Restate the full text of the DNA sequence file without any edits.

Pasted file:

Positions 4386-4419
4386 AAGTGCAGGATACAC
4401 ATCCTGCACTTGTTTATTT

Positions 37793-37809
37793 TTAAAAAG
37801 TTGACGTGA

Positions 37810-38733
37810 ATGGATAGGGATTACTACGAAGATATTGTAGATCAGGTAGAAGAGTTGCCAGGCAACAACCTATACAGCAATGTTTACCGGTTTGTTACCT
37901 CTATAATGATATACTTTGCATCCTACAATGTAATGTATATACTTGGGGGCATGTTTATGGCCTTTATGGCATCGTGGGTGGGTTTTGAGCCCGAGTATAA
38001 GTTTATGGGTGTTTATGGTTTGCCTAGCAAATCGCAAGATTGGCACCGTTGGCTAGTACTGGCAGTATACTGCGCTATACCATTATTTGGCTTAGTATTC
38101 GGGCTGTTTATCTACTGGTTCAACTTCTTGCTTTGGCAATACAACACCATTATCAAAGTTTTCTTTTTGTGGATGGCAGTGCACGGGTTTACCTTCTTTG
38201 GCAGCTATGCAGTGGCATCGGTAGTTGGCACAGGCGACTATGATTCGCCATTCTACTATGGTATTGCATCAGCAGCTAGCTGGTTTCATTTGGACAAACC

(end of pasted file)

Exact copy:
Positions 4386-4419
4386 AAGTGCAGGATACAC
4401 ATCCTGCACTTGTTTATTT

Positions 37793-37809
37793 TTAAAAAG
37801 TTGACGTGA

Positions 37810-38733
37810 ATGGATAGGGATTACTACGAAGATATTGTAGATCAGGTAGAAGAGTTGCCAGGCAACAACCTATACAGCAATGTTTACCGGTTTGTTACCT
37901 CTATAATGATATACTTTGCATCCTACAATGTAATGTATATACTTGGGGGCATGTTTATGGCCTTTATGGCATCGTGGGTGGGTTTTGAGCCCGAGTATAA
38001 GTTTATGGGTGTTTATGGTTTGCCTAGCAAATCGCAAGATTGGCACCGTTGGCTAGTACTGGCAGTATACTGCGCTATACCATTATTTGGCTTAGTATTC
38101 GGGCTGTTTATCTACTGGTTCAACTTCTTGCTTTGGCAATACAACACCATTATCAAAGTTTTCTTTTTGTGGATGGCAGTGCACGGGTTTACCTTCTTTG
38201 GCAGCTATGCAGTGGCATCGGTAGTTGGCACAGGCGACTATGATTCGCCATTCTACTATGGTATTGCATCAGCAGCTAGCTGGTTTCATTTGGACAAACC